Posted by: Patricia Salkin | July 5, 2012

Fed. Dist. Court in FL Holds PUD Governing Documents Do Not Permit Cell Towers

New Cingular Wireless sought to construct a cellular telephone tower in the Benjamin’s Run Planned Unit Development (PUD) in the City of Tallahassee, Florida.  City officials had sought the guidance of a state administrative law judge on the issue of whether a cellular telephone tower was authorized under the PUD’s governing document.  After holding an evidentiary hearing, the state administrative law judge determined that the tower was allowed under the city’s cell tower ordinance, city zoning, and under the PUD governing document.  The City Planning Commission then rejected the administrative law judge’s recommended decision and denied the company’s application to erect the tower after reinterpreting the PUD’s governing document to mean that cell towers were prohibited in Benjamin’s Run. AT&T appealed. 

The Northern District of Florida was charged with determining whether the PUD governing document allowed or prohibited cellular telephone towers, given that the City’s cell tower ordinance and zoning regulations were held definitively to allow such towers.  

In the PUD governing document, Benjamin’s Run is defined as “primarily a residential community.”  Portions of the development were set aside purely for residential use, while others were designated for commercial or office use.  Commercial or office uses were limited to those identified by the Standard Industrial Code (SIC) list, contained within the zoning laws, or else specifically defined as a permitted use not listed in the SIC.  The SIC list includes 64 very specific uses, but does not list cell towers.  For that reason, the District Court held that cell towers were not permitted under the express language of the PUD governing document.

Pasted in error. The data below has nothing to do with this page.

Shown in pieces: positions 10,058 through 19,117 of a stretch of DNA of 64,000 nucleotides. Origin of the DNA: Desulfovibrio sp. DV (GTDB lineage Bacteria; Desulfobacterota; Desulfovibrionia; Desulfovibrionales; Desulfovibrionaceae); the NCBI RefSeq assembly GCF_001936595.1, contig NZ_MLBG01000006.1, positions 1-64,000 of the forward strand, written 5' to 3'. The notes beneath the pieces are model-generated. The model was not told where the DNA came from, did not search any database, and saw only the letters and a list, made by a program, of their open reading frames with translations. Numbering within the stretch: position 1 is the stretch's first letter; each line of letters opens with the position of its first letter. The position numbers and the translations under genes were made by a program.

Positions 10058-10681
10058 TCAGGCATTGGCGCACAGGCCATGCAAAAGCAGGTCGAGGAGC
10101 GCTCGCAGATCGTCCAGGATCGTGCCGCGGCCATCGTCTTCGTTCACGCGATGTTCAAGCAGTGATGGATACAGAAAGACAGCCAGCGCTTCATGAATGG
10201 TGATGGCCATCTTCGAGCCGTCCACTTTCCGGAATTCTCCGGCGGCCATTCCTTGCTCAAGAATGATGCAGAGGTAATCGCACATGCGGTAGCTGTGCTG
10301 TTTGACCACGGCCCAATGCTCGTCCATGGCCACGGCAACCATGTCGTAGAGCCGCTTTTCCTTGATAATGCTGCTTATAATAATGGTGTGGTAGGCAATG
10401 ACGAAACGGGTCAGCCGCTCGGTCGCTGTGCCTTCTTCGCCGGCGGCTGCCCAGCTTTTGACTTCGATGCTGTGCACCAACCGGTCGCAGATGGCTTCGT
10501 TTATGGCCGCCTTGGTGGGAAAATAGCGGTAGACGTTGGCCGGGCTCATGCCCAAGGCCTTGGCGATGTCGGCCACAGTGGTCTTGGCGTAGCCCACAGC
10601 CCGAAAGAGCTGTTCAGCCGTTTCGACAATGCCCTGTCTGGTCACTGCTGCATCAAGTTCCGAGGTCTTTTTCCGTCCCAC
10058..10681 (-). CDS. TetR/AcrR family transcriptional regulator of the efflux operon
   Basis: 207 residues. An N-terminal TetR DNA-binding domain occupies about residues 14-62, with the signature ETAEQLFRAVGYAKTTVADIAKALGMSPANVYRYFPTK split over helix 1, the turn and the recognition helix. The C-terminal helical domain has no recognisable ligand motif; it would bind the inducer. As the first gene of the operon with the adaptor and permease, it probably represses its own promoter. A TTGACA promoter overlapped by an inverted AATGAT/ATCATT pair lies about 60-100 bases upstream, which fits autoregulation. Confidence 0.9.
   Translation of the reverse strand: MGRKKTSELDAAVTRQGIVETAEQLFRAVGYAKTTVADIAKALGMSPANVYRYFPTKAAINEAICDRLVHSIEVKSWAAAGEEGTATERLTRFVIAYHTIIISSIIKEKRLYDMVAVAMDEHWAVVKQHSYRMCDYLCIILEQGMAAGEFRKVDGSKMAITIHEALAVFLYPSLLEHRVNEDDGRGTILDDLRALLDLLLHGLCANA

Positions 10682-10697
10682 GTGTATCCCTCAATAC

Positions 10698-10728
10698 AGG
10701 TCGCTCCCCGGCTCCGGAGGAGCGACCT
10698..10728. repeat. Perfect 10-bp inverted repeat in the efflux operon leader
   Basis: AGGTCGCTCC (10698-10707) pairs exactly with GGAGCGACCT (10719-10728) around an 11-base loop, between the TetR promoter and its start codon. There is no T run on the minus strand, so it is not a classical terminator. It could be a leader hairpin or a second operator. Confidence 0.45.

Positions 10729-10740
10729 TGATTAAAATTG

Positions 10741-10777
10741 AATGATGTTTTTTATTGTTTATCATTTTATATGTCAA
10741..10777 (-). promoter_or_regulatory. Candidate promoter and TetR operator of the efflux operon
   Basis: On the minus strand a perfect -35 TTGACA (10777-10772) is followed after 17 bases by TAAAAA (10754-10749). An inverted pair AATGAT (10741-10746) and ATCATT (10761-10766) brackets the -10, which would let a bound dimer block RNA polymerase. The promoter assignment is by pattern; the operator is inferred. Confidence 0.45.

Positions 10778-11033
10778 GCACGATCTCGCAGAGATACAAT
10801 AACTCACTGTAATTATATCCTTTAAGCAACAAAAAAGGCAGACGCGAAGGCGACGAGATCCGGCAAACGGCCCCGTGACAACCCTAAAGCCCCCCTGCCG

AT&T argued for a broader interpretation of one of the listed SIC uses, “misc. bus & serv/not elsewhere listed,” which the company argued was meant to serve as a catchall for residential and commercial services PUD dwellers would have wanted installed but which were not specifically delineated in the PUD governing document.  However, the District Court declined to interpret this language so broadly, arguing that a broad interpretation of the “misc” category as a catchall would depart from the purpose of a list that otherwise strictly limits the types of businesses, installations, and appurtenances permitted in the area.  For example, the PUD governing document mandated that all utility services must be located underground, except for antennas which could be concealed from public view on rooftops.  The Court pointed out that it would not make much sense to impose such strict limitations on utilities and antennas, but to freely allow installation of cellular telephone towers, which are potentially more obtrusive. 

For all of those reasons, the court held that the PUD governing document did not permit installation of cellular telephone towers at Benjamin’s Run. 

New Cingular Wireless PSC v. City of Tallahassee, 2012 WL 1398651 (N.D. Fla. 4/3/12)


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